Why I Love to Travel

 

As I write this, I’m recovering from a day of travel. I guess we need to be careful when wishing for more hours in the day, because yesterday—with the time change from Ireland to the US—we added five hours, and spent most of them laying over in JFK. We were awake for almost 24 hours straight!

So, I’m tired and my body is not sure what to make of all this messing around with circadian rhythm. My work schedule was crazy before my trip, and it will be crazy for a few weeks after. Similarly, it’s challenging to get the household ready for me to be gone, and to restore some semblance of order upon my return.

Still, I think it’s totally worth it. I visited southwest Ireland with a friend who really knows how to pick interesting places to stay and sites to see and doesn’t mind driving on the “wrong” side of very narrow, twisty roads.

We saw some of the most amazing wonders. Ireland is hilly and rocky, and green and full of sheep and ancient ruins. There are beautiful beaches and dramatic cliffs and glacial lakes and quaint little towns, and innumerable pubs filled with the friendliest people, the warmest fires, and the tastiest soup you’ll ever encounter.

And seeing and experiencing all of that is phenomenal. But I think what I like equally is the opportunity to expand my perspective. To step away from what is familiar, give myself a chance to reflect—and just be—and allow myself to absorb whatever a conversation or a cultural escapade might reveal.

Here are just a few of the takeaways from my latest adventure:

Many, many people of the world live in very humble abodes, and they are grateful to have them. I am embarrassed by the times I have felt shame for not “keeping up with the Joneses” who have big, fancy houses. There’s definitely something to be said for keeping things simple, living within our means, and not being greedy with resources. Many Americans live excessively it seems to me.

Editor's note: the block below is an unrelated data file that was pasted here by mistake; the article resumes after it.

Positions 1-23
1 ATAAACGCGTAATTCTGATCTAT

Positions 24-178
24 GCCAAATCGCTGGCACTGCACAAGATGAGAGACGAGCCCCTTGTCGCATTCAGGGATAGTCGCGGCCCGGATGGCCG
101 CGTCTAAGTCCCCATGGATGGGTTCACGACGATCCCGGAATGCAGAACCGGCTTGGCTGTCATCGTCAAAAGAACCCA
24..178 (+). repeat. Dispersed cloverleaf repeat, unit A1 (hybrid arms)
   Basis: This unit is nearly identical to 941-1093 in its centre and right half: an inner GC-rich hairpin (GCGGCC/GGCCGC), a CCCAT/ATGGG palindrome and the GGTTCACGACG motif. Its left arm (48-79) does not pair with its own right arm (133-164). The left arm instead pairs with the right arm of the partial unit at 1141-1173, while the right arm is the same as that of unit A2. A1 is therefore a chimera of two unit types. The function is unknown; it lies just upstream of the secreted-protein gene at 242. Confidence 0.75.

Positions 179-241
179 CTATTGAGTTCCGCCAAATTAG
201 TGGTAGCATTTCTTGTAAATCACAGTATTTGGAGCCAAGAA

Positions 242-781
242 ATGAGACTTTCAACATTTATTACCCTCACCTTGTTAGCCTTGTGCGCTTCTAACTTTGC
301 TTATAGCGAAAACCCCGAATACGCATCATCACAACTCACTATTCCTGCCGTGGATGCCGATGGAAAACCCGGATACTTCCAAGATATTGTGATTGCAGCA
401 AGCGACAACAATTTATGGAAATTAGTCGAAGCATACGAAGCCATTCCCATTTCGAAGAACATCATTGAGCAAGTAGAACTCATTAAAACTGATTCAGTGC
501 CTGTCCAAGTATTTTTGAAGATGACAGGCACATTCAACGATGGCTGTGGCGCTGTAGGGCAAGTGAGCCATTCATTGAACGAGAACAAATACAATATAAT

In general, people in other countries have a better grasp of what is going on in the world than we do. They don’t have the arrogance of believing that the only stuff that matters is what’s going on in their own country.

Ireland seems like it is not an easy place to live. The terrain is rugged, the weather is punishing. There are only so many jobs. It’s not easy to grow food there. One tour guide suggested that while Ireland enjoyed a brief period of great prosperity, it did not last; and that he was glad actually because Ireland is at its best when it’s poor. That’s when people pull together and enjoy the most camaraderie. I think we have lost that in our country, that sense of shared experience.

When you visit a place with many days of cold wind, overcast skies, and drizzle, it really makes you appreciate our many days of warmth and abundant sunshine.

Travel reinforces for me an attitude of gratitude. I’m grateful for a safe journey. I’m grateful to be home—both in my own dwelling and in my beautiful hometown. I’m grateful to be returning to a happy life—seeing my garden again, and family, and clients and friends. I’m grateful to be able to add this voyage and this viewpoint to the resumé of being me.

Category : Blog &Personal Growth Posted on March 28, 2018

One Comment → “Why I Love to Travel”


  1. Karen Ball
    4 weeks ago

    Welcome home, Julie. I love your perspective on travel and couldn’t agree with you more. We are both blessed and cheated by the wealth of our country.

    Reply

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